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Poems by Isaac Rosenberg

POEMS BY ISAAC ROSENBERG

POEMS BY ISAAC ROSENBERG of second-hand (in one of his age) there was in his opinions, how fresh a mind he brought to what he saw and read. There was an odd kind of charm in his manner which came from his earnest, transparent sincerity. The " sort of autobiography, 11 which I have never seen since I returned it to him, and has perhaps been destroyed, was the story of a youth, mentally ambitious, introspective, dissatisfied with his surroundings, consumed by secret desires for liberation and self-expression. The external facts of his life are briefly told. For these I am mainly indebted to his sister, Mrs. Wynick, whose devotion to her brother and his work was at all times unwearied. She gave much of a scanty leisure-time to typing copies of his poems, and many of them would have been lost but for her care in preserving them. Isaac Rosenberg was born at Bristol on the 25th of November, 1890. When he was seven he came to London with his parents. The family settled in the East End. The boy was sent to the Board School of St. George's in the East, and afterwards to the Stepney Board School. From childhood he showed a natural gift both for drawing and for writing. While at the Stepney school his promise 4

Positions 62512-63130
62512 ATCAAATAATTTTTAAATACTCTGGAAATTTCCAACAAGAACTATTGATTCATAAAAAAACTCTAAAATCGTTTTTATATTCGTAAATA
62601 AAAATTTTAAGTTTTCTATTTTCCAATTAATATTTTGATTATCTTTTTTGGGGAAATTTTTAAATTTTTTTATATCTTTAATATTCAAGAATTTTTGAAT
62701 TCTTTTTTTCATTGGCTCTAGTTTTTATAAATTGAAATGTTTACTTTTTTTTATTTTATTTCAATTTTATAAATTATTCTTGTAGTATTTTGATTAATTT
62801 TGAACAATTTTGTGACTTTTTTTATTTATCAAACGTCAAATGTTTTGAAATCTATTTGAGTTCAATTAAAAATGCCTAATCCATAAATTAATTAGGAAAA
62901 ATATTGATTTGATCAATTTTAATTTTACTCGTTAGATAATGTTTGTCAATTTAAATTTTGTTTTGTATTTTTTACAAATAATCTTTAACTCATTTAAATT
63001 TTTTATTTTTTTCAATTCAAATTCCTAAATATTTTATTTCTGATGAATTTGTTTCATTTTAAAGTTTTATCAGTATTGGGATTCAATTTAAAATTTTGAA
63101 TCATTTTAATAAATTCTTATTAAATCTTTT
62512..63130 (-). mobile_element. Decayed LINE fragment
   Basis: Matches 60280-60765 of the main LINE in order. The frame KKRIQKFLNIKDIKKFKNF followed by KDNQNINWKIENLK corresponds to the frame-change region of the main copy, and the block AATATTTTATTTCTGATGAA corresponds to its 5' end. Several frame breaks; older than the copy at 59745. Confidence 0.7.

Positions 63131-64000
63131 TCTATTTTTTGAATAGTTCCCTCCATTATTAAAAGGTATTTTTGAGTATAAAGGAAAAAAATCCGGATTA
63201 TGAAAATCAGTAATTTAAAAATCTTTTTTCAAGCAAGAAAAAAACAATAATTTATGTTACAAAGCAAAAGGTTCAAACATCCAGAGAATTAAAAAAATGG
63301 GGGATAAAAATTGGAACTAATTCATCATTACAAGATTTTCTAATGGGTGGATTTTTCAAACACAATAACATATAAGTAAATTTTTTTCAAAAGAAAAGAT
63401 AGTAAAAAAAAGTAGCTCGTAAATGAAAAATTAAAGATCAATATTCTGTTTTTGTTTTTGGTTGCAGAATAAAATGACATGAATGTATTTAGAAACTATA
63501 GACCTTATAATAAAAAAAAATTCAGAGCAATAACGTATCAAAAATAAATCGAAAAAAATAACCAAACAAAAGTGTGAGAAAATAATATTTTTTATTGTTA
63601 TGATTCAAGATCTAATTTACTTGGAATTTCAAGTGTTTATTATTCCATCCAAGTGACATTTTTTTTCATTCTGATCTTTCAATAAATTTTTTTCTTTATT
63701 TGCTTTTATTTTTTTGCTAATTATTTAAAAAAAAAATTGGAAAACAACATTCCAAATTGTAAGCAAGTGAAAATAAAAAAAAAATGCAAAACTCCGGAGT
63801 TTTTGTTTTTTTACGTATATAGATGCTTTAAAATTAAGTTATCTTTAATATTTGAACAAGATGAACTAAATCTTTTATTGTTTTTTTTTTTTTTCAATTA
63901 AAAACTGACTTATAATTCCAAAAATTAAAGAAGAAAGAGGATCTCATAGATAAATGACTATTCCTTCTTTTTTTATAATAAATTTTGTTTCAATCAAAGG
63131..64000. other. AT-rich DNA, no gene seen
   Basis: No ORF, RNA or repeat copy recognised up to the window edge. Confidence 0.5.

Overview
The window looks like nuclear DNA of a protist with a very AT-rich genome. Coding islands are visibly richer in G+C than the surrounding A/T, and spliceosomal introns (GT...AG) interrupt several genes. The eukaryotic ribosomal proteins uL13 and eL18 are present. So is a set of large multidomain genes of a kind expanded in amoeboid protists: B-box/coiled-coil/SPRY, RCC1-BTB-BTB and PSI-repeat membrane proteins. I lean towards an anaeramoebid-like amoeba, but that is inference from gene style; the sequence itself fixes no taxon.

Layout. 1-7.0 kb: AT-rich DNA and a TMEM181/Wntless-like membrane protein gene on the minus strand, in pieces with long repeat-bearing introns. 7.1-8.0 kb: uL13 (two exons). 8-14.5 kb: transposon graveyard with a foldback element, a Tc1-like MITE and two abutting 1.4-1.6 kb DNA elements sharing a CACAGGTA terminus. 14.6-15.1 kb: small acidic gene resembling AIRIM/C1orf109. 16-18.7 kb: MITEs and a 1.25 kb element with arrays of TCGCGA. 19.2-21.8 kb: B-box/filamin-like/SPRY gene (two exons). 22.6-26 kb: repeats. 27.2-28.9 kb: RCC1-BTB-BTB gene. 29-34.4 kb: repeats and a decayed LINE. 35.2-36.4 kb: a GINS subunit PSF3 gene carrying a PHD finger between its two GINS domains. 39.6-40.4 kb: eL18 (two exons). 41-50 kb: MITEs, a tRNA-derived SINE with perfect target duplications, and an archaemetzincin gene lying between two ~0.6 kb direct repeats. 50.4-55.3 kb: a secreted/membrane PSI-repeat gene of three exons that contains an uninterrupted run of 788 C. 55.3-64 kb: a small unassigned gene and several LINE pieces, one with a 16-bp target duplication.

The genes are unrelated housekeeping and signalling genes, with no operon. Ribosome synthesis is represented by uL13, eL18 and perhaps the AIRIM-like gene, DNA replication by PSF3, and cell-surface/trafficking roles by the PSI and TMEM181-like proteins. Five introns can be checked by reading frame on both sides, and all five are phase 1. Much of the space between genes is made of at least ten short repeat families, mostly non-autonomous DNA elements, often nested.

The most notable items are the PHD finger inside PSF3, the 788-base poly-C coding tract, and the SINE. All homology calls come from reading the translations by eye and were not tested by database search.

INTRODUCTORY MEMOIR appeared so remarkable that the headmaster allowed him to spend all his time in these pursuits. Out of school he would draw with chalks on the street pavement. Reading poetry was a passion with him. At the age of fourteen he was reluctantly obliged to leave school. His parents were poor; and though they took great pride in his gifts, he was one of a family of eight, and he must now earn his living. He was apprenticed, therefore, to the firm of Carl Hentschel, in Fleet Street. A trade connected with art was chosen for him as a stepping-stone to a painter's career, and as something to fall back upon in case his resources failed him. But he hated trade, and felt in bondage. In his meal-times he consoled himself by writing poems ; in the evenings he went to classes at the Art School of Birkbeck College. He worked hard and won many prizes. Mr. Frank Emanuel, the painter, who befriended and encouraged him at this time, describes him as having been made " bitter and despondent by his circumstances " ; and his letters reveal fits of the deepest dejection against which his will contended. The uncongenial work came at last to an end. The sense of liberation was at first intoxicating. Yet work had to be found, and Isaac was deter-